Jobs Data Dim Recovery Hopes - unemployment ticks up to 9.2%

Discussion in 'Economy' started by Trajan, Jul 8, 2011.

  1. Trajan
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    Trajan conscientia mille testes

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    there doesn't appear to be any good news here. Just another "bump in the road" ?





    Nonfarm payrolls rose 18,000 last month, far fewer than expected, as small gains in the private sector were just enough to outweigh continued government-job losses, the Labor Department said Friday in its survey of employers.

    Payrolls data for the previous two months were revised down by a total 44,000 to show increases of only 25,000 jobs in May and 217,000 in April.

    snip-

    The jobless rate, which is obtained from a separate household survey, increased for the third straight month to 9.2% in June from 9.1% in May. It was the highest level since December 2010. There are 14.1 million Americans who would like to work but can't get a job.

    Economists surveyed by Dow Jones Newswires had forecast payrolls would rise by 125,000 and the jobless rate would remain steady at 9.1%.

    The choppy two-year-old recovery is proving to be one of the worst since the 1930s. It has been too slow to make up for all the jobs lost after the financial crisis of 2008 and 2009. With little scope left for policy to help, President Barack Obama is likely to confront the highest unemployment rate of any postwar incumbent when he seeks re-election in the fall of 2012.

    Friday's report showed private-sector employers, which account for about 70% of the work force, added 57,000 jobs in June, down from 73,000 in May. The weakness was broad-based.

    Manufacturing employment remained weak, adding 6,000 jobs. Economists were expecting a rebound as disruptions to manufacturing production stemming from Japan's earthquake should be easing. Employment in the battered construction sector was broadly unchanged. The housing sector remains a big drag on the economy.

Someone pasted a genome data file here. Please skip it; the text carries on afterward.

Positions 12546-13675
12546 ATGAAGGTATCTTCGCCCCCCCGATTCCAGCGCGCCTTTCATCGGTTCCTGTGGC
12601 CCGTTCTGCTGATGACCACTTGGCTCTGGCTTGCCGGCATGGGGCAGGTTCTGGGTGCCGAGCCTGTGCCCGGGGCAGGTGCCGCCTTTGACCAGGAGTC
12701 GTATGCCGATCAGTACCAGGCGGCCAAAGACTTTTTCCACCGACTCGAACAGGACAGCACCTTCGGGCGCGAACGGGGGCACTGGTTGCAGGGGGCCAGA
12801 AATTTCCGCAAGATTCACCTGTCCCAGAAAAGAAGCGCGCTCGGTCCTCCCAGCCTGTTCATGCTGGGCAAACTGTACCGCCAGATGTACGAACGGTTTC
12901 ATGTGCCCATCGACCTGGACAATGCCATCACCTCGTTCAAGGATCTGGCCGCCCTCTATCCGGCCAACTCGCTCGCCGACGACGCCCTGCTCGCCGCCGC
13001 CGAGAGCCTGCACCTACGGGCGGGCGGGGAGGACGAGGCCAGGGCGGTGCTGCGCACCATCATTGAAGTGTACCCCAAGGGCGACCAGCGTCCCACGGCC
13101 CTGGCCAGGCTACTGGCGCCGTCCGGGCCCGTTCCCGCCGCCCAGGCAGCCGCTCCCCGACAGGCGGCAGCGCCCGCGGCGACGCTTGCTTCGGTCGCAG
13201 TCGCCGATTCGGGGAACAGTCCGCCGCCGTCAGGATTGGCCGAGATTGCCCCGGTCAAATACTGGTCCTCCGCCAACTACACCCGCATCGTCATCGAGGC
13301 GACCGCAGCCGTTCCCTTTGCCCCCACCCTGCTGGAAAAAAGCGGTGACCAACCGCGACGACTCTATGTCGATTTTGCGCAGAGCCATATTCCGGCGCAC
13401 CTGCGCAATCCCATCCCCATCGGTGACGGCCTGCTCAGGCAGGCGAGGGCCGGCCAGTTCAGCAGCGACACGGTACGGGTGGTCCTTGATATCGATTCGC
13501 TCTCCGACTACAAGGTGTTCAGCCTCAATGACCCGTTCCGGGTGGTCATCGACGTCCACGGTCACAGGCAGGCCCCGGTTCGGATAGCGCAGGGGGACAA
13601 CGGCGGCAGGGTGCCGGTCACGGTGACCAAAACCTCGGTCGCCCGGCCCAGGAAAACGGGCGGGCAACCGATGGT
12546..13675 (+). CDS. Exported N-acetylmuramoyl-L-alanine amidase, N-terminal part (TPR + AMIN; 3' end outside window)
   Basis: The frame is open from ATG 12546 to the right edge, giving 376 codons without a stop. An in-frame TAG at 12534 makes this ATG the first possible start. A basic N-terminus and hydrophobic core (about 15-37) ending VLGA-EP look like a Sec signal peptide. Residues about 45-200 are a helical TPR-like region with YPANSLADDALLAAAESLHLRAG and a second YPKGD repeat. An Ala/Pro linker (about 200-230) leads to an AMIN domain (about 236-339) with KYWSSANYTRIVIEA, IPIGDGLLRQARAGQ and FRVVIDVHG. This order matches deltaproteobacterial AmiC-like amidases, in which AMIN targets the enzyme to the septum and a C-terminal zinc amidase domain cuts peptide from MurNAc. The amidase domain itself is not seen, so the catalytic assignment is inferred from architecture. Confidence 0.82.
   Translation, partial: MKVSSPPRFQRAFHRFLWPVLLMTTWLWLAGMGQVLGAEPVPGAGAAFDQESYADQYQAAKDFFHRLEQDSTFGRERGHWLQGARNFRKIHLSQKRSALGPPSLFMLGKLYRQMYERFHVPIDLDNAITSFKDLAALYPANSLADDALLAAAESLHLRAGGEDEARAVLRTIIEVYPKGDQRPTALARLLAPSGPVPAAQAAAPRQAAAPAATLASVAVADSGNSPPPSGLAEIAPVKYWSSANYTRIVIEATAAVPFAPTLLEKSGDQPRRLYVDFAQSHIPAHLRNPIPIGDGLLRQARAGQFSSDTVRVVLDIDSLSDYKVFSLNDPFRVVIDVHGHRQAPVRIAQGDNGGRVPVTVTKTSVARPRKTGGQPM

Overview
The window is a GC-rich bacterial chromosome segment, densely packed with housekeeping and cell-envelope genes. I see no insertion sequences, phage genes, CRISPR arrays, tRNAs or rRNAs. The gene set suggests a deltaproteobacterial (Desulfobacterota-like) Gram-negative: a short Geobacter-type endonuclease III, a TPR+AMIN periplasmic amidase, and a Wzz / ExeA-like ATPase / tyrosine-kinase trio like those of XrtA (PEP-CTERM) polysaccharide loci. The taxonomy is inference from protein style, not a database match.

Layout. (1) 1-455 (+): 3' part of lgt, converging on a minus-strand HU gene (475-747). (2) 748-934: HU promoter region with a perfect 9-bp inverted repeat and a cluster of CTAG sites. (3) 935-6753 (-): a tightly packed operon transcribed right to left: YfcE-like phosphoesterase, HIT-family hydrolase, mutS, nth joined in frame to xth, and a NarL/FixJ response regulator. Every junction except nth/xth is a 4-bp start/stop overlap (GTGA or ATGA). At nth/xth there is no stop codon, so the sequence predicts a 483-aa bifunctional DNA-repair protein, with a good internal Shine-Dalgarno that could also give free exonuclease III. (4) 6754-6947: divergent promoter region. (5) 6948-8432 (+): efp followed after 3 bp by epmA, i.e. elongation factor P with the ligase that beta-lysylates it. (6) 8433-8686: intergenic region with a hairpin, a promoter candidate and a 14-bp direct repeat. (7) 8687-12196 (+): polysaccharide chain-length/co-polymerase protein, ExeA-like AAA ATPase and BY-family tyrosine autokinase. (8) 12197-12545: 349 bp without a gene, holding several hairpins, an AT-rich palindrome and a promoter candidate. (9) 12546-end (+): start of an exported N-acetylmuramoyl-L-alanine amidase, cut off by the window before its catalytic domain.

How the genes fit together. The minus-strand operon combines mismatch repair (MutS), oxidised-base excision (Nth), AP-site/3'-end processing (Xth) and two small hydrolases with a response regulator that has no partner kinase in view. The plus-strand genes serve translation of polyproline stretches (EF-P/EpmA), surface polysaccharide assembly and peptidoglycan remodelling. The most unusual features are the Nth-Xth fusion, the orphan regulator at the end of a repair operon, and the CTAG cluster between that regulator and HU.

snip-

    Employment in professional and business services, which had shown strong gains in previous months, rose by 12,000.

    Government employment fell by 39,000, the eighth drop in a row, following declines in all levels of government struggling to close budget gaps.

    more at-

    Jobs Data Dim Recovery Hopes - WSJ.com
     
  2. Wiseacre
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    Wiseacre Retired USAF Chief Supporting Member

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    Think about this, the amount of overtime hours usually goes up when the economy is picking up when employers try to make do satisfying demand with the existing employees they have. When that sn't enough, then they start hiring more people. But in June the overtime hours number dropped, which signifies we ain't moving in the right direction.

    The other thing is temporary hires, employers will also hire temps before they begin to hire permanent employees. But again in June the temp hires is also down, so it's another sign of economic trouble.

    I just don't know what can be done to turn things around without reversing just about all of Obama's policies. I think we need a fresh approach, what we're doing now ain't working.
     
    Last edited: Jul 8, 2011
  3. American Cowboy
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    American Cowboy BANNED

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    "One way to make sure crime doesn't pay would be to let the government run it." -Ronald Reagan
     
  4. Trajan
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    Trajan conscientia mille testes

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    interesting note wiseacre.......

    yes well good luck. as they see it its all still bushs fault. when you are in denial you cannot begin to formulate a cogent response;)
     
  5. iamwhatiseem
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    iamwhatiseem Gold Member

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    ADP reported fewest number of people hired since September 2010.
    Only the financial institutions are doing well...good to be a banker.
     
  6. Trajan
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    Trajan conscientia mille testes

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    you sure, I heard they are dumping folks, or maybe it was wall street...:eusa_eh:
     
  7. iamwhatiseem
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    iamwhatiseem Gold Member